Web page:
transfer 44 acres from the Bureau of Land Management for the shelter.

"Current job openings - BLM California" (USAJOBS website)
Current openings include outdoor recreation planner, biological scientist, ecologist, and fire management officer.

"BLM reopening Round Mountain" (Victorville Daily Press, 11/19/2004)
"The U.S. Bureau of Land Management is poised to reopen 18,090 acres to cattle grazing in the area of Round Mountain, just south of the town. The area encompasses 15,565 acres of BLM managed lands and 2,525 acres of private land that was scorched five years ago in the Willow Fire....BLM is reviewing seven protests to reopening the lands...."

"25,000 pot plants seized" (Siskiyou Daily News, 11/18/2004)
"Siskiyou County's marijuana eradication team closed out the 2004 marijuana growing season with the destruction of the tenth garden discovered in Siskiyou County operated by Mexican nationals. Over the course of the summer, Siskiyou County sheriff's deputies and eradication team members with the help of officers with the Bureau of Land Management, the U.S. Forest Service, the Department of Justice and the Bureau of Narcotics Enforcement located and destroyed hundreds of pounds of marijuana growing in Siskiyou County. On top of that, more than 50 people suspected of trafficking marijuana grown here were arrested in Sacramento and central California."


"More renewable energy produced on public lands, more needed" (San Francisco Chronicle, 11/18/2004)
Guest column by Rebecca Watson, Assistant Secretary for Land and Minerals Management at the Department of the Interior: "The U.S. Interior Department can help states reach their goals by providing access to public lands where potential for renewable energy development is high and environmentally sound. The department manages one- fifth of the nation's lands. Increased development of wind, solar, geothermal and biomass energy on these lands is possible with close collaboration between government agencies, the energy industry and the public."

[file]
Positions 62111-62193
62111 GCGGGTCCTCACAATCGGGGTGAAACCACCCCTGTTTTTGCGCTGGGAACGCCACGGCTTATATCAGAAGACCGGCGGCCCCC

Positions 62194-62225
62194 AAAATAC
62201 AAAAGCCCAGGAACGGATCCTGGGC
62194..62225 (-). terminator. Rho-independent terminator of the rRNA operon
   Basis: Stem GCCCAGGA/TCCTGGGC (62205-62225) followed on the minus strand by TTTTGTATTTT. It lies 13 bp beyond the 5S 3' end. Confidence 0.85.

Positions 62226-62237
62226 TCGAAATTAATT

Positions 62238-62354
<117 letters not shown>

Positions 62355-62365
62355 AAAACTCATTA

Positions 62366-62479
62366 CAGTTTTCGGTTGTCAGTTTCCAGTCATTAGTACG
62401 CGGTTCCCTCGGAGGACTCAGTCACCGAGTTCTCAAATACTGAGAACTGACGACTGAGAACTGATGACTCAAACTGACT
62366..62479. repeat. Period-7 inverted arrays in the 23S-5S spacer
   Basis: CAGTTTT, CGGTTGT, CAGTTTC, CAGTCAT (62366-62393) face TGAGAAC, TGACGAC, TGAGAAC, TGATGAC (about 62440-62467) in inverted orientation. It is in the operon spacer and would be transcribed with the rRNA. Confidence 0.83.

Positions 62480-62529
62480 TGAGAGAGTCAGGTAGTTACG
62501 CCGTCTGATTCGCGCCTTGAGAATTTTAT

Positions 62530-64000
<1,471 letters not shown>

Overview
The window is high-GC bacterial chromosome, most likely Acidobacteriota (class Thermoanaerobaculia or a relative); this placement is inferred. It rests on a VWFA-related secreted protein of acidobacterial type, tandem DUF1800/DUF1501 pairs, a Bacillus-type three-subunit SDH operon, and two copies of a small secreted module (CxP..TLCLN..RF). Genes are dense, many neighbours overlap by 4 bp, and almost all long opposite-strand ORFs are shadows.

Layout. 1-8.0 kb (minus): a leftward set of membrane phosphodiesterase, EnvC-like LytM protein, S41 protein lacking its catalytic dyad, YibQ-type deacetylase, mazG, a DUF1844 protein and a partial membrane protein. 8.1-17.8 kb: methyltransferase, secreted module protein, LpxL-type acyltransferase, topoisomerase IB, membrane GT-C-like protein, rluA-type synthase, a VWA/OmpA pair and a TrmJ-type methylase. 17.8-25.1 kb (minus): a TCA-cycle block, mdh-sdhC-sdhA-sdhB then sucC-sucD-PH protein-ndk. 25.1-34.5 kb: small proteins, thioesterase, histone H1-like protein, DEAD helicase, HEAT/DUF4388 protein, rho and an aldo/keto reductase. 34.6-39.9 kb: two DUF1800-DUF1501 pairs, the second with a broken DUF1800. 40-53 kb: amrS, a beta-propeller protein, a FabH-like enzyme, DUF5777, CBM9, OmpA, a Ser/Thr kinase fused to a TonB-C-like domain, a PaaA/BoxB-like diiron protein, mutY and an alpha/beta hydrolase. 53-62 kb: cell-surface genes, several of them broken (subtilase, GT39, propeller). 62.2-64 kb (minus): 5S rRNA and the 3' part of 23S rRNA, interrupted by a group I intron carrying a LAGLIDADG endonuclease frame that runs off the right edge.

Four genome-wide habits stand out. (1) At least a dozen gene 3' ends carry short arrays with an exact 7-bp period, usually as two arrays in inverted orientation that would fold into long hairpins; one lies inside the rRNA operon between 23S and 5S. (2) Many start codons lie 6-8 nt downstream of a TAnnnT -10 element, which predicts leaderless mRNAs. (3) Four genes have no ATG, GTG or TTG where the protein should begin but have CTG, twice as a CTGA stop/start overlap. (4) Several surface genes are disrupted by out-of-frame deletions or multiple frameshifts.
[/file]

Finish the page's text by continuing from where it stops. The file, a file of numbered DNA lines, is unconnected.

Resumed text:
"Forest fees extended 10 years" (Ventura County Star, 11/23/2004)
"Fees charged to use national forests and other public lands will
continue for at least 10 more years after Congress passed a spending
bill Saturday. Though the Forest Service, National Park Service, Bureau
of Land Management and Fish and Wildlife Service have been charging
fees since 1997, this bill allows the government to continue charging
for 10 more years, the longest the temporary program has been
(Requires free registration),1375,VCS_226_3348786,00.html

"Interior's CIO fights fires" (Federal Computer Week, 11/22/2004)
Profile of the Department of Interior's chief information officer, W. Hord Tipton, who had been with BLM for many years.

(Note: the Upcoming Events database is on a secure Web server, and your browser may state "You are about to view pages over a secure connection" and ask you to "Trust a Security Certificate" from the Department of Interior that hosts this site. To view the pages, you must select "Yes" or "OK" for both questions.)

12/11/2004 - Carrizo Plain National Monument Advisory Committee meeting

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News.bytes published by
Bureau of Land Management
California State Office
2800 Cottage Way, Suite W-1834
Sacramento, Ca 95825
(916) 978-4600